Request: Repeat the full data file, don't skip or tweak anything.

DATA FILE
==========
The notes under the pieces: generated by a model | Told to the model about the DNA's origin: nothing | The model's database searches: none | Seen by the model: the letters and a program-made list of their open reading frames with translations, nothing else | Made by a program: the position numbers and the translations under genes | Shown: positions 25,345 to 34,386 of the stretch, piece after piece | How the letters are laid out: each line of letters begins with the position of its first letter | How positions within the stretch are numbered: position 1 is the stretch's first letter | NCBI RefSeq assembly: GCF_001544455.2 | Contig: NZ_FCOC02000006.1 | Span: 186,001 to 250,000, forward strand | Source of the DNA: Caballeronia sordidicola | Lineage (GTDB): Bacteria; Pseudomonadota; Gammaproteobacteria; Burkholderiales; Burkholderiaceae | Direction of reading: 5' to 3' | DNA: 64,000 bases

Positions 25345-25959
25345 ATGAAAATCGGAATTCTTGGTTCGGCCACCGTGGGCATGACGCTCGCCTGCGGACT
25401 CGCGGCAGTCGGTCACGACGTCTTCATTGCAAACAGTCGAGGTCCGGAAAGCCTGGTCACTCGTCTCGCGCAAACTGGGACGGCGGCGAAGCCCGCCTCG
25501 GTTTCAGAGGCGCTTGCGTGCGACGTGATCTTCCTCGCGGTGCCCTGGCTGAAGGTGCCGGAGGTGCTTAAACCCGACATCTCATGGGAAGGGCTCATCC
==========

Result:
The notes under the pieces: generated by a model | Told to the model about the DNA's origin: nothing | The model's database searches: none | Seen by the model: the letters and a program-made list of their open reading frames with translations, nothing else | Made by a program: the position numbers and the translations under genes | Shown: positions 25,345 to 34,386 of the stretch, piece after piece | How the letters are laid out: each line of letters begins with the position of its first letter | How positions within the stretch are numbered: position 1 is the stretch's first letter | NCBI RefSeq assembly: GCF_001544455.2 | Contig: NZ_FCOC02000006.1 | Span: 186,001 to 250,000, forward strand | Source of the DNA: Caballeronia sordidicola | Lineage (GTDB): Bacteria; Pseudomonadota; Gammaproteobacteria; Burkholderiales; Burkholderiaceae | Direction of reading: 5' to 3' | DNA: 64,000 bases

Positions 25345-25959
25345 ATGAAAATCGGAATTCTTGGTTCGGCCACCGTGGGCATGACGCTCGCCTGCGGACT
25401 CGCGGCAGTCGGTCACGACGTCTTCATTGCAAACAGTCGAGGTCCGGAAAGCCTGGTCACTCGTCTCGCGCAAACTGGGACGGCGGCGAAGCCCGCCTCG
25501 GTTTCAGAGGCGCTTGCGTGCGACGTGATCTTCCTCGCGGTGCCCTGGCTGAAGGTGCCGGAGGTGCTTAAACCCGACATCTCATGGGAAGGGCTCATCC